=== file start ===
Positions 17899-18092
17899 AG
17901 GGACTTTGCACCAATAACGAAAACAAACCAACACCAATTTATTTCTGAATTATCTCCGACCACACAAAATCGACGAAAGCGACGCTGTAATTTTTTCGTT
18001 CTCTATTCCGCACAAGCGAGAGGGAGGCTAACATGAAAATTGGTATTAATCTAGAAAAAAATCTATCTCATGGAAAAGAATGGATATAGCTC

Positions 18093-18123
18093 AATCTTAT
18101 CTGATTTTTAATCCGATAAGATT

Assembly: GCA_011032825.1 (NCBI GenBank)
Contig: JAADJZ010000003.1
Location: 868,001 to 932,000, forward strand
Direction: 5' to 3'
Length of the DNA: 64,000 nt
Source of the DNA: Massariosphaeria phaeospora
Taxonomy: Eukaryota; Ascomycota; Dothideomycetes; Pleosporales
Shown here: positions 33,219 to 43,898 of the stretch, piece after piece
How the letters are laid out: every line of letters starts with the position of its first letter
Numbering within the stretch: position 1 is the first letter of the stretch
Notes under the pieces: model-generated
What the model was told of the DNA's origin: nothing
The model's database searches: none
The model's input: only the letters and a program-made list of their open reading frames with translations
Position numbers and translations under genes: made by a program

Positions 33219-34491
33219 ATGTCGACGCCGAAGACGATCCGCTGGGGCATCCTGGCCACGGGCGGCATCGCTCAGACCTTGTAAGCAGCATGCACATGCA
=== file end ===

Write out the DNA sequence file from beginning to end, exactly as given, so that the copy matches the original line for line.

Positions 17899-18092
17899 AG
17901 GGACTTTGCACCAATAACGAAAACAAACCAACACCAATTTATTTCTGAATTATCTCCGACCACACAAAATCGACGAAAGCGACGCTGTAATTTTTTCGTT
18001 CTCTATTCCGCACAAGCGAGAGGGAGGCTAACATGAAAATTGGTATTAATCTAGAAAAAAATCTATCTCATGGAAAAGAATGGATATAGCTC

Positions 18093-18123
18093 AATCTTAT
18101 CTGATTTTTAATCCGATAAGATT

Assembly: GCA_011032825.1 (NCBI GenBank)
Contig: JAADJZ010000003.1
Location: 868,001 to 932,000, forward strand
Direction: 5' to 3'
Length of the DNA: 64,000 nt
Source of the DNA: Massariosphaeria phaeospora
Taxonomy: Eukaryota; Ascomycota; Dothideomycetes; Pleosporales
Shown here: positions 33,219 to 43,898 of the stretch, piece after piece
How the letters are laid out: every line of letters starts with the position of its first letter
Numbering within the stretch: position 1 is the first letter of the stretch
Notes under the pieces: model-generated
What the model was told of the DNA's origin: nothing
The model's database searches: none
The model's input: only the letters and a program-made list of their open reading frames with translations
Position numbers and translations under genes: made by a program

Positions 33219-34491
33219 ATGTCGACGCCGAAGACGATCCGCTGGGGCATCCTGGCCACGGGCGGCATCGCTCAGACCTTGTAAGCAGCATGCACATGCA